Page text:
Thursday, 18 October 2012

Getting Started Outdoors

Gardens. I like gardens. I like them full of plants and bugs and critters – but I don’t want the plants to be weeds, and I don’t want bugs that eat my plants, and I don’t want the critters to make a mess. I want my garden to look like it was taken from a magazine, but not quite, and I want my flowers to look like nature put them there, not me, only a little better than nature. So I want gardens that are someplace between wildflower meadow and a Better Homes and Gardens photoshoot.

Apparently the folks who lived here 2 owners ago – the ones who commissioned a painting of the house – also loved beautiful gardens because the house was featured by local garden tours at one time. Sadly the owners we bought from had transformed those gardens to a dog run, and let things go. A lot.

Here is what the yard looked like when we bought the house:

Possibly the roughest lawn I have ever had. Don't break an ankle!

Hardly ready for a garden tour or magazine shoot. The lawn is very torn up, and the gardens are all trampled. The wooden retaining wall is completely rotted, and most of the plants are dead. The trees haven’t been trimmed in ages, and are overhanging the pool, dropping needles in the water every time you try to get past them. Basically the whole yard needs a redo to get it back in shape.

Note the goldenrods - provided by nature.
We waited for things to get worse before we set in to make them better. Basically we neglected the yard for most of the summer, focusing on tasks inside the house. But with late summer approaching, it was finally time to set to work.
Before doing anything to the back garden I had to "prune" the junipers a little. First I pruned them to ground level. Then I pruned the roots out of the ground and into the trailer. Next I’ll take them to the dump too. There is something satisfying about removing a misbehaving tree, but at the same time, those trees would have been quite nice had they been maintained over the past few years.

Well that opens things up a bunch!
We have laid in cardboardto start killing off the weeds where the garden will be expanded.

With the junipers out of the way I was able to turn the soil and get the garden in workable condition.

At some point in the middle of all this, I removed the rotted lumber across the front of the pool. The chainsaw cut the timbers into manageable pieces which were then pried out of the earth with a long bar before being carted to the trailer and off to the dump. The garden was turned and the earth sifted to remove weeds. I heeled in a bunch of rescues from our old house including some daylilies, Hardy Hydrangea, hostas, and a few other bits.

Half-way done - I like using a hand fork and going slowly to pull all the living material out of the soil that I can. No roots, no leafs, and no seeds if I can help it. I did rescue some grasses and Stella D'oro Daylily and other stuff as I went though.

In the back garden, we have now heeled in all the rest of the plants we brought with us from our last house, including Madonna Lilies, more daylilies, a rose, more hostas, rhubarb, and other perennials. In the spring we will re-evaluate the gardens and re-plant evertything in its permanent home. This fall I plan to set up an espalier along the fence, and I already have a bunch of Apple Trees on order to plant along it. I want to try a Belgian Fence pattern back there, but am a little nervous. My goal right now is to continue to maintain things back there until the apple trees are ready for delivery. Just keeping the soil barren and disturbing any weeds that get started is the goal.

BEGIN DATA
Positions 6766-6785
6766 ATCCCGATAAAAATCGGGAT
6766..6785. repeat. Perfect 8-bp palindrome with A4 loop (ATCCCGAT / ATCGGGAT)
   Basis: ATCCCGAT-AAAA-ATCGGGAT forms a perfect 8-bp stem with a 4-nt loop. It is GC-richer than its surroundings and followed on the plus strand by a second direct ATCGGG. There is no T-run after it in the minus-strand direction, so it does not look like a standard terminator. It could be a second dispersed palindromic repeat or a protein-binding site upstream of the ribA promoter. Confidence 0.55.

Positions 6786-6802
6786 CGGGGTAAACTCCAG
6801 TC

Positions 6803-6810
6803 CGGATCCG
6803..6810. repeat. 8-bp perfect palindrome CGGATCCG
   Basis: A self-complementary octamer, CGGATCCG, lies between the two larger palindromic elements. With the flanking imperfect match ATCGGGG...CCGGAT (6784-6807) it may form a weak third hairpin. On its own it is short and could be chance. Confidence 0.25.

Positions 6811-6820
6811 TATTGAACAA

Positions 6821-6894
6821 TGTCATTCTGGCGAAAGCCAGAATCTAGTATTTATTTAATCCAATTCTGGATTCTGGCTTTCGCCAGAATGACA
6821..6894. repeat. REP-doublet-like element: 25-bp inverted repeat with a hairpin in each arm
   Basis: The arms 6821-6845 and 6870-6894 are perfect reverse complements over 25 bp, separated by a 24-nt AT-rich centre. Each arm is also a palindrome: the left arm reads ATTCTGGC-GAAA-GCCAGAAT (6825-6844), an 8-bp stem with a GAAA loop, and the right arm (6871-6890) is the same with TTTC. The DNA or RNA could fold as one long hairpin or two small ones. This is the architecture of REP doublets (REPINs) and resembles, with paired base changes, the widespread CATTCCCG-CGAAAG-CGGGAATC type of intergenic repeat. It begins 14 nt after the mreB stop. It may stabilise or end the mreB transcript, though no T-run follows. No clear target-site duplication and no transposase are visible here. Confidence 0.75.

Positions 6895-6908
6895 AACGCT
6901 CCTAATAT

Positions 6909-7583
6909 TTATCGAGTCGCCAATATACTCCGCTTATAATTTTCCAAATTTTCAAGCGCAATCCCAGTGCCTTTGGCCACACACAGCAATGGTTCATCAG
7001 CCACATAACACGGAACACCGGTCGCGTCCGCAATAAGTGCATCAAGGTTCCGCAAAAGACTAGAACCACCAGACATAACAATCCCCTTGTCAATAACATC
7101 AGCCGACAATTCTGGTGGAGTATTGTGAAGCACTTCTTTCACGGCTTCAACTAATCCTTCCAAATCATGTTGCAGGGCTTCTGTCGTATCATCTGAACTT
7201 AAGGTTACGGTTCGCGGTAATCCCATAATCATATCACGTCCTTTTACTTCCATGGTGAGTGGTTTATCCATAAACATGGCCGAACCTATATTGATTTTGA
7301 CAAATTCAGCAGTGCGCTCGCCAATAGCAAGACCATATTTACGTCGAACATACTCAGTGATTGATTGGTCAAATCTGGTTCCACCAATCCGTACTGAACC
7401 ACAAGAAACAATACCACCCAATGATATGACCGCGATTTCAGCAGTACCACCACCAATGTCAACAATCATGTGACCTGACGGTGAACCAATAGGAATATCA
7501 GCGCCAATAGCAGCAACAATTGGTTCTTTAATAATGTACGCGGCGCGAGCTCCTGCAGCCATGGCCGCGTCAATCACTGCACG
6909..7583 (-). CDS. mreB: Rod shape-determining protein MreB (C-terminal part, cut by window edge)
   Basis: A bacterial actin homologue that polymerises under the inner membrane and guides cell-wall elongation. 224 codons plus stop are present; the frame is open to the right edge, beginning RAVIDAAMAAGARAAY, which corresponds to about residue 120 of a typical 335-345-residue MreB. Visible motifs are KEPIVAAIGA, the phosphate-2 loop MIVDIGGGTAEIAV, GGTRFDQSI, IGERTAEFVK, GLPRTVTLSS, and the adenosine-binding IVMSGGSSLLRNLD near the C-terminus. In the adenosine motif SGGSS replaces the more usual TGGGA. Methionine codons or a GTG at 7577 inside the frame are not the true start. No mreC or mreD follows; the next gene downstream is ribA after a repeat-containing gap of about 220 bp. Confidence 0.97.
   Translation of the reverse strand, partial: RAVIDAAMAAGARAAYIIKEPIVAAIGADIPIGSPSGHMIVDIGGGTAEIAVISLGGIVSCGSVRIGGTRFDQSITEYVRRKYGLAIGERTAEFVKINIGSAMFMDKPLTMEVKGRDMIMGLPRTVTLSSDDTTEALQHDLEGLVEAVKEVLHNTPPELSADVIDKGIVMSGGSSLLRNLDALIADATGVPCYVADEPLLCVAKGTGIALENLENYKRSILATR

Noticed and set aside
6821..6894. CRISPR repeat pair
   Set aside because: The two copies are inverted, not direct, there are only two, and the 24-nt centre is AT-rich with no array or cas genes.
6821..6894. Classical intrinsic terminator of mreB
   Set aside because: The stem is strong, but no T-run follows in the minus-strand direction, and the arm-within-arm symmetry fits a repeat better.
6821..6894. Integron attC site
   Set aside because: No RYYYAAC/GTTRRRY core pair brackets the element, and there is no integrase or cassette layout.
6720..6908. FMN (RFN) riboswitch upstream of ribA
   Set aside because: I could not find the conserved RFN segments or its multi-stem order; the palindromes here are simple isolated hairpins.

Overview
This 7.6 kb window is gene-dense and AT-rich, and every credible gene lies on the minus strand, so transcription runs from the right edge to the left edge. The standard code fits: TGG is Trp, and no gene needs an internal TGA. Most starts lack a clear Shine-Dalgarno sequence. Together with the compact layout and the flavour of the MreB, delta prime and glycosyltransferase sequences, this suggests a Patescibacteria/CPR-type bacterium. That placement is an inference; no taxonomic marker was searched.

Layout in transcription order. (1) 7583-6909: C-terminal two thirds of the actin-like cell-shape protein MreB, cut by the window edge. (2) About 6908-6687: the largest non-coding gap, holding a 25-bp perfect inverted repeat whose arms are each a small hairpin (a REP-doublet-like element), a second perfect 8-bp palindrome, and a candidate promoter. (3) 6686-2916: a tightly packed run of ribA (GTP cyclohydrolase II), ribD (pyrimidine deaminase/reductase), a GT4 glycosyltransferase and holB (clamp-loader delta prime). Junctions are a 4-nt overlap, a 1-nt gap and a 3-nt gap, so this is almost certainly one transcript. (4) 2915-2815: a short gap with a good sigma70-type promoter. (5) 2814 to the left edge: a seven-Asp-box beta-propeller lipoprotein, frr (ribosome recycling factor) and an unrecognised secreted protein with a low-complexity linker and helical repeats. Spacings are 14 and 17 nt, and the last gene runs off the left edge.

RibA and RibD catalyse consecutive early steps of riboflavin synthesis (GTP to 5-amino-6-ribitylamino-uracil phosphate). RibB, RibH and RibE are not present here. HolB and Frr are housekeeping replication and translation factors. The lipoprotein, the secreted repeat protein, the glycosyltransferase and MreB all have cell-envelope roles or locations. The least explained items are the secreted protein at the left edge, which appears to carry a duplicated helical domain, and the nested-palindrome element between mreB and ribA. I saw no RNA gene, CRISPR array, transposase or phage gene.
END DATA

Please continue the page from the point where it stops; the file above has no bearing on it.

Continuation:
We have saved all our moving boxes to use as our barrier layer for weeds once the trees come in and we figure out what the future holds for the garden in front of the pool. We have always used plain cardboard rather than landscape fabric under our mulch for a couple reasons.

  1. It works better. Nothing grows through the cardboard for at least 3 seasons.
  2. It easier to pull what weeds do get started. Since the cardboard blocks anything growing from rootstock, only seed-weeds can start, and they can’t reach soil, so they never get a hold on anything.
  3. Its biodegradeable. 10 years from now I won’t still be finding shreds of cardboard wrapped around my tools. I can’t say the same about landscape fabric.
  4. You can always add to the plantstock. 2 years from now I can add plants by simply poking through the cardboard with a trowel. With landscape fabric you need to cut the fabric, and that means extra tools.
  5. You can “lasagna garden” If you put in a layer of manure or a different mulch, you can just add another layer of cardboard to prevent mixing colours/textures, or to be sure weeds in the manure don’t grow.
I could go on. I really don’t understand why folks love landscape fabric so much. To me it is one of the worst gardening inventions ever. For mulch we tend to use wood chips, or even hot shredded wood from tree trimmers a lot. With the cardboard barrier under it we have never lost a plant to nitrogen burns or seen a huge depletion of soil nitrogen before the chips started to decay. We have also been fortunate not to have trouble with disease transmission this way, but it is a concern, especially when you consider that much of a tree trimmer's business is removing diseased limbs/trees. Sadly, we don't know any tree trimmers here who could supply us with the shredded chips.

Of immediate concern is washout of the garden in front of the pool. The wood was holding everything in place, and it has started to erode. I need to get something happening there before we loose all the soil!

Anyway, enough for now. Watch for Apple-tree planting in an update soon!

No comments:

Post a Comment

Please take a minute to share your thoughts!